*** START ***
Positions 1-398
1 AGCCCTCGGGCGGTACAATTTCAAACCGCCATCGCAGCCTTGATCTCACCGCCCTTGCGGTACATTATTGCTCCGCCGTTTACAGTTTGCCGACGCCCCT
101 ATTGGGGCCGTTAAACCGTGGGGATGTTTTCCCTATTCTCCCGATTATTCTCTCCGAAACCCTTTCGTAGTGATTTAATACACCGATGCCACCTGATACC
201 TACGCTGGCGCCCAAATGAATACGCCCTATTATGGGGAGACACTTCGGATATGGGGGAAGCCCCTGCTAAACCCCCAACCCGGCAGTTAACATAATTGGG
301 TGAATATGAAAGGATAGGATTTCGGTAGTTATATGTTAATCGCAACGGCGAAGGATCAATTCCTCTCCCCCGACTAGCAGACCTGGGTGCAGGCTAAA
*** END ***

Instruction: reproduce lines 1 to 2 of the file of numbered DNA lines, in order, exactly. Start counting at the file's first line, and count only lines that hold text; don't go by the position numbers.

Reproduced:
Positions 1-398
1 AGCCCTCGGGCGGTACAATTTCAAACCGCCATCGCAGCCTTGATCTCACCGCCCTTGCGGTACATTATTGCTCCGCCGTTTACAGTTTGCCGACGCCCCT